Cultural heritage includes culturally and spiritually significant places, stories and traditions for past and present Aboriginal communities. Many places continue to be of significant spiritual and community activity today, and include sacred sites, ceremonial sites, fish traps, burials, scarred trees, camp sites and settlements.
Prior to colonisation the region was home to speakers of Wadawurrung, Woi-wurrung and Boonwurrung. Today the descendants of those Traditional Owners are represented by several groups including the Registered Aboriginal Parties of the Wurundjeri, Wathaurung and Bunurong.
The cultural values of waterways are based on the physical and spiritual connection of Traditional Owners to their lands and waters. This connection has been, and continues to be, damaged by the ongoing process of colonisation. This draft Strategy commits to working with Traditional Owners and Aboriginal Victorians to reconnect with their Country so that the cultural significance of waterways can be restored.
The rights and interests of Aboriginal and Torres Strait Islander people in land and waters according to their traditional lore are recognised and protected through the Native Title Act 1993 (Cwlth). Where native title is positively determined, government and Traditional Owners may enter into formal agreements that recognise the existence of native title. The Victorian Government has also established an alternative mechanism for negotiating comprehensive native title settlements, through the Traditional Owner Settlement Act 2010 that is designed to be quicker, more cost-effective and more equitable.
Traditional Owners have been systematically excluded from waterway management since the first days of colonisation. The sad outcome of this exclusion is twofold: contemporary waterway managers who lack the unique and proven perspective of Traditional Owners, and Traditional Owners who lack the skills and resources to manage their Country in a contemporary context. The
re-establishment of justice requires both of these issues to be addressed. Empowered contemporary waterway managers must include Traditional Owners in a way that transforms current practices and provides Traditional Owners with the resources and expertise that they need to participate meaningfully.
The Victorian Aboriginal Heritage Act 2006 recognises Aboriginal people as Traditional Owners of the land. This draft Healthy Waterways Strategy commits implementation partners to working closely with the Traditional Owners of the land on which the stakeholders operate to protect Aboriginal cultural heritage, as a key part of healthy waterways.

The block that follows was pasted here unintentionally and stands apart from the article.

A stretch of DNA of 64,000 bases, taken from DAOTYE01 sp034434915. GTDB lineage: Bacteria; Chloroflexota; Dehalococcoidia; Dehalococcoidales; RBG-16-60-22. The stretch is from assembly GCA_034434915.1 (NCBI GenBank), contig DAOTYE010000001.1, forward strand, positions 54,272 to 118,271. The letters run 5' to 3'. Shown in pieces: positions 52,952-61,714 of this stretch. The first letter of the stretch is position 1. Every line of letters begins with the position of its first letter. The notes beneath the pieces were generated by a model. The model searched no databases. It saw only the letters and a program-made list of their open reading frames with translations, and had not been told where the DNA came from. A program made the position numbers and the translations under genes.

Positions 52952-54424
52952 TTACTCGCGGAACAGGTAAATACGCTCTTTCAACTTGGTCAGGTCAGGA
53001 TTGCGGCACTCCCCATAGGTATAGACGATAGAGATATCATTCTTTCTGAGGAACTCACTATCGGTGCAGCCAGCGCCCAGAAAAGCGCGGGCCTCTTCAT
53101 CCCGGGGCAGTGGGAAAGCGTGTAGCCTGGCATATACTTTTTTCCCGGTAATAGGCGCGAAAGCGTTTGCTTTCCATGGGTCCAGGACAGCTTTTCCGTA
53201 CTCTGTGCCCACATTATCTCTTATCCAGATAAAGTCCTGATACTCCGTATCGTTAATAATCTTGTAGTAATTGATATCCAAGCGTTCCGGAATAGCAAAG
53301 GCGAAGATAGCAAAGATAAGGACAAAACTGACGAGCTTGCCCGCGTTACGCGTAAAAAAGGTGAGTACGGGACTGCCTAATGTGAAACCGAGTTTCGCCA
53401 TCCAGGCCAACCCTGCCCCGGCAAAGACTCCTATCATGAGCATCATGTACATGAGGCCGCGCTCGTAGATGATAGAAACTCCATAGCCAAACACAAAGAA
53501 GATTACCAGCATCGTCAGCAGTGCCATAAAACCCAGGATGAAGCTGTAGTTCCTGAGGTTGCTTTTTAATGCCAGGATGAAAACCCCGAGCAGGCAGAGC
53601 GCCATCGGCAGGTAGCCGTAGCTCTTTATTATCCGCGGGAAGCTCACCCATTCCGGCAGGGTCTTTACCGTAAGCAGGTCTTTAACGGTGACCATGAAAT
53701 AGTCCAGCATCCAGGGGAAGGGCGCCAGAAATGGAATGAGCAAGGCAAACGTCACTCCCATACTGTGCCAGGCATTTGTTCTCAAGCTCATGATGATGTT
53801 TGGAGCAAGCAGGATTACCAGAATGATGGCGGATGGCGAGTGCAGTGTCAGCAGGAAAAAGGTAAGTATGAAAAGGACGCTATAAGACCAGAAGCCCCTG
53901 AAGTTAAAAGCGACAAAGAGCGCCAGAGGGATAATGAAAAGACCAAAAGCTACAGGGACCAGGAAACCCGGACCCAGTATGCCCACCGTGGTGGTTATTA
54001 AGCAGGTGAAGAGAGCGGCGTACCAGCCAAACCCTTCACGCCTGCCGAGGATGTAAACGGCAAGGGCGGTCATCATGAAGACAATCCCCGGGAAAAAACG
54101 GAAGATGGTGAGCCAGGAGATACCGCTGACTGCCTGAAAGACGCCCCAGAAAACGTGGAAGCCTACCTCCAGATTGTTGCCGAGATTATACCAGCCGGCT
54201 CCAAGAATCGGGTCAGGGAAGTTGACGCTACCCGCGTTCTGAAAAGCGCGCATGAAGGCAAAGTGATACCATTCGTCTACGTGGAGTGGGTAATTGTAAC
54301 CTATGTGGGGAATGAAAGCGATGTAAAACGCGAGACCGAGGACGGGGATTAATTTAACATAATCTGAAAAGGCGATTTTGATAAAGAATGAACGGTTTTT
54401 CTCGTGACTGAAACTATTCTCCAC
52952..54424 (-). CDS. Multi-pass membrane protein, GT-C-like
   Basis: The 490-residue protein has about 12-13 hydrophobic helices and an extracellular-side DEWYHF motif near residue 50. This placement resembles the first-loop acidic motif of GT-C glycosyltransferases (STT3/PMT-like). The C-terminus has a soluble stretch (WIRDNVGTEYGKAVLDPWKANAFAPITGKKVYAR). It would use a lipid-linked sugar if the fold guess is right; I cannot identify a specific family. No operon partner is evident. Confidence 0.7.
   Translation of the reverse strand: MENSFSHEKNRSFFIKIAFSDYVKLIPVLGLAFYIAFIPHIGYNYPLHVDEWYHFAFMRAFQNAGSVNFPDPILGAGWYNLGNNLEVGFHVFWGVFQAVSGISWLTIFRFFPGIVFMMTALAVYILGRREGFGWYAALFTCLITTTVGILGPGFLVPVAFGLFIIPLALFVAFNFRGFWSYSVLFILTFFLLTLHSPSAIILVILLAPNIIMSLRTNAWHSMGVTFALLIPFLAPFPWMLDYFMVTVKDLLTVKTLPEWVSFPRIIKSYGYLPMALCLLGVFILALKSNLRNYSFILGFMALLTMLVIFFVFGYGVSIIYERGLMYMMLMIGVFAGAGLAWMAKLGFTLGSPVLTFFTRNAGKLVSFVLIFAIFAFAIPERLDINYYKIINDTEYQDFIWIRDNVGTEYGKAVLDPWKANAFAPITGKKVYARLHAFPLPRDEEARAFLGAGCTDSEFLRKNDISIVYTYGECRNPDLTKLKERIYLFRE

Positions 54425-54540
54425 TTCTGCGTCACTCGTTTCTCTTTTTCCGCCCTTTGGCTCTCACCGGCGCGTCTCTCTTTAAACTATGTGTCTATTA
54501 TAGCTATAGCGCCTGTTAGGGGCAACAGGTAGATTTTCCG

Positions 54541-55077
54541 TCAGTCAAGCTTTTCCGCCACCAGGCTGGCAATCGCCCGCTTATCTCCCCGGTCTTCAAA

Registered Aboriginal Parties help manage and protect Aboriginal cultural heritage on behalf of all Victorians. Registered Aboriginal Parties have legal responsibilities for managing Aboriginal cultural heritage, including evaluating Cultural Heritage Management Plans and providing advice on managing cultural material.
Traditional Owners have a recognised role as custodians of waterways and their cultural values. Their unique perspective and knowledge allows them to set the agenda for waterway management and actively participate in caring for their Country.
How will we achieve our goals?
- Traditional Owners are involved at all levels of waterway management – planning, prioritisation and delivery
- Traditional Owner groups have the resources and expertise to support a self-sustaining ‘waterway business’
- Traditional Owners are included in planning and prioritisation processes as early as possible
- Where possible, waterway management programs are designed to match the existing capability of Traditional Owner groups and participation increases their capability for involvement in future programs
- The internal collaborative processes of Traditional Owner groups are supported with time and/or resources by waterway management partners
- Waterway management is a job that an individual Traditional Owner can aspire to.
What we agree on
- Partnership projects must develop intellectual property or expertise that can be applied by Traditional Owner groups to new situations
- Participation in waterway management is an expression of culture. It is a cultural value in its own right
- Contemporary Aboriginal culture is always developing and as a result, things that have not been tried before need to be mutually supported
- Partnership projects need to proceed at a pace that respects Traditional Owners’ other obligations and allow upskilling and inclusion of diverse individuals and communities. They must also facilitate intergenerational knowledge transfer
- The water industry is accountable to the general community via Traditional Owners. To judge progress, we rely more on conversations with Traditional Owners than performance measures.
- Traditional Owners and Aboriginal Victorians have an increased expertise in Aboriginal culture, contemporary land and water management, waterway science and lore
- Partnership projects are extended or develop into new forms. Expertise developed in one project is applied in others
- Traditional Owner groups and Aboriginal Victorians are supported by industry partners, but set the agenda for waterway management by proactively developing communications, resolutions or project scopes and seeking industry partners
- Aboriginal cultural awareness training is available to all industry professionals and is actively pursued
- Cultural competency is valued as a career skill and leads to ongoing relationships
- Partnerships are fostered between Traditional Owner groups and research groups, and Traditional Owner groups and community groups
- Public events led and/or organised by Traditional Owners are regular and frequent.